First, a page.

The article states that in return, the city and McKinney Economic Development Corp. have agreed to provide $1.5 million worth of streets and utilities to the site. The city, at Texas Instruments' request, also will reduce property taxes by 45 percent for 10 years beginning Jan. 1; add a second bay to a fire station expected to open near the airport in 2000; pay the U.S. Customs Service an estimated $ 110,000 to provide an agent to screen international flights; and add a $ 40,000 radar system, the airport's first. The improvements may be initially costly, but they will make the airport more attractive to other corporate fleets, said Bill Sproull, president of the economic development corporation.

The article goes on to report McKinney is involved in other airport projects beyond Texas Instruments. The two federal grants questioned by Fairview will provide $5.2 million for new runway lighting, the airport's first taxiway lighting, new signs, new and rebuilt aircraft parking aprons, and drainage improvements. A third federal grant, for $172,000, provided engineering and design for the projects. The city will pay 10 percent of the total costs, or about $544,000. The city's airport master plan also calls for construction of a second runway and a road looping the site. The additional runway is 10 to 12 years away, based on projected airport activity, Pearce said.

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Maylaysia Limits Singapore's Use of Airspace; Could Mean More Noise for Both Countries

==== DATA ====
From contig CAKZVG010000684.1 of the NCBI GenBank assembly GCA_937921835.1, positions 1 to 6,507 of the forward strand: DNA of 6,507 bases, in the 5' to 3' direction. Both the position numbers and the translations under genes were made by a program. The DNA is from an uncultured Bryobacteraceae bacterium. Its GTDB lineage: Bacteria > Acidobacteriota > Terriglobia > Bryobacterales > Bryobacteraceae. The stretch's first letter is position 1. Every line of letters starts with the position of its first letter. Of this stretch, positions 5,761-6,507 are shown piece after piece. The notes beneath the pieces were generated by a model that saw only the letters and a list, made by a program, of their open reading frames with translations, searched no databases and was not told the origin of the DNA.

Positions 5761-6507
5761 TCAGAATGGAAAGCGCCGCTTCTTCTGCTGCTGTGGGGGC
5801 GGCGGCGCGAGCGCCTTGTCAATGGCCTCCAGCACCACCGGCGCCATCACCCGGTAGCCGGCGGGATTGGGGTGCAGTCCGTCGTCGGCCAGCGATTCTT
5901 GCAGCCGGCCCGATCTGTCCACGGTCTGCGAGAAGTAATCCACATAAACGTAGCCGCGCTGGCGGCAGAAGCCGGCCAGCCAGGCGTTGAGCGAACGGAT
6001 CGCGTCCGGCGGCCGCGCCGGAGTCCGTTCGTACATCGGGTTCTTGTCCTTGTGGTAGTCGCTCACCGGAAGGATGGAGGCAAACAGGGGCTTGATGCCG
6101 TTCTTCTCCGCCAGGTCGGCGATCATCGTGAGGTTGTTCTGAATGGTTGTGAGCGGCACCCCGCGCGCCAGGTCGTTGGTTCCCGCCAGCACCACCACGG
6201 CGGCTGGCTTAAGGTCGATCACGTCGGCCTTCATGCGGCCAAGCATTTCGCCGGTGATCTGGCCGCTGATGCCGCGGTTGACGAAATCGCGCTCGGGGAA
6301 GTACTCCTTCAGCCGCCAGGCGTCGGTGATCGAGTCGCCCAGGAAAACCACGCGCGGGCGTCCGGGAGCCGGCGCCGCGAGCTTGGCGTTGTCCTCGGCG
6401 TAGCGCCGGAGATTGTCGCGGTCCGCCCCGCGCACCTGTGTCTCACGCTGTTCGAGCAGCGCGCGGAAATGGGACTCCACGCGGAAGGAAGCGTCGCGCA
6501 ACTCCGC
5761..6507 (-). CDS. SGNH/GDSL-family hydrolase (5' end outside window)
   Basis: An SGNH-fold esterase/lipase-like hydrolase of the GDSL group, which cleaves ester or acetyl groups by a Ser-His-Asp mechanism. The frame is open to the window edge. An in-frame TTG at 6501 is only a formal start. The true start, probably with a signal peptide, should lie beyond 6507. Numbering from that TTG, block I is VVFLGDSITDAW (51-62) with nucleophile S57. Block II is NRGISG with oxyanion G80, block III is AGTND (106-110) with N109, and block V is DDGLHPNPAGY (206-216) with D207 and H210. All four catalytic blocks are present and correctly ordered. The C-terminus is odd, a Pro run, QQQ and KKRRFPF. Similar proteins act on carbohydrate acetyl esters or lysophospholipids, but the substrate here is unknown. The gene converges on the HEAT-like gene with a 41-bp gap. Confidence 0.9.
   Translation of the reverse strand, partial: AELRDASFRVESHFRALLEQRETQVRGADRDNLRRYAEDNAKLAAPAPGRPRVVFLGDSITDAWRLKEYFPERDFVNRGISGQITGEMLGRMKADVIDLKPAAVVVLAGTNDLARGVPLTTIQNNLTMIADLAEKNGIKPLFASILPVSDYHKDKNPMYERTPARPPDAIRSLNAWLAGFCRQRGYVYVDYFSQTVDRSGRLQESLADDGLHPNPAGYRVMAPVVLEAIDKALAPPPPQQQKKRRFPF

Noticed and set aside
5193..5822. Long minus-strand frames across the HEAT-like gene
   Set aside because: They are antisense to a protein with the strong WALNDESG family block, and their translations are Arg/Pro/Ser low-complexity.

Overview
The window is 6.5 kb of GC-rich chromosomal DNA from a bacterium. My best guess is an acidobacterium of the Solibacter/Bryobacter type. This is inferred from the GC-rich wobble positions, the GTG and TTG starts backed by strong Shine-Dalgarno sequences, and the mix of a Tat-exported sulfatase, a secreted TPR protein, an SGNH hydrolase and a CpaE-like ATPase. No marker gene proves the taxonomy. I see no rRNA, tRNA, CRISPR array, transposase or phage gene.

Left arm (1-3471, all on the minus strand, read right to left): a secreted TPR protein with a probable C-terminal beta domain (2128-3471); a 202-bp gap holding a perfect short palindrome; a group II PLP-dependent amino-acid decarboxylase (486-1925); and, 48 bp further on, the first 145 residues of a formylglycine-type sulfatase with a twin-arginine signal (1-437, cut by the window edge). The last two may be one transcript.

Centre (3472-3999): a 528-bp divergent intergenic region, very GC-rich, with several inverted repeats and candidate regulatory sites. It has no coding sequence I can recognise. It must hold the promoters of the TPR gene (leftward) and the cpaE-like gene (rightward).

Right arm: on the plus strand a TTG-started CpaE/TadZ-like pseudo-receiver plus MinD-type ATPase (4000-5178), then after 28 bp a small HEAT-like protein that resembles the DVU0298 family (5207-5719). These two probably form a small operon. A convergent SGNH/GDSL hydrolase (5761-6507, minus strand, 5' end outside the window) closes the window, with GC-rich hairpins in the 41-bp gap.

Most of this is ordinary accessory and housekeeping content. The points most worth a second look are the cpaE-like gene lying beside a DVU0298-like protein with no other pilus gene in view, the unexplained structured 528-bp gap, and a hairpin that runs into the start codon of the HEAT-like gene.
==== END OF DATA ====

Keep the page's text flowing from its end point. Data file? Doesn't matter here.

PUBLICATION: Deutsche Presse-Agentur
DATE: September 19, 1998
SECTION: International News
DATELINE: Singapore, Asia

Deutsche Presse-Agentur reports Malaysia's new restrictions on Singapore's use of Malaysian airspace could mean more aircraft noise for residents of both countries.

According to the article, in a surprise move Thursday, Malaysia revoked long-standing bilateral agreements that had allowed Singapore's air force to enter Malaysian airspace without prior approval. As a result, "There could be some inconvenience to those living on both sides of the Western Johor Straits as the new flight patterns could result in more noise, as more aircraft now have to fly along the Straits," Singapore's defense ministry said in a statement released to the media. The Johor Straits, a strip of water about one kilometer wide, separates the island city-state of Singapore from the Malaysian mainland. The Singapore air force has "alternative arrangements" and has been "carrying out its usual training and operational flights," the defense ministry statement said Saturday. The Singapore air force does much of its flying overseas and also uses flight simulators, the statement said.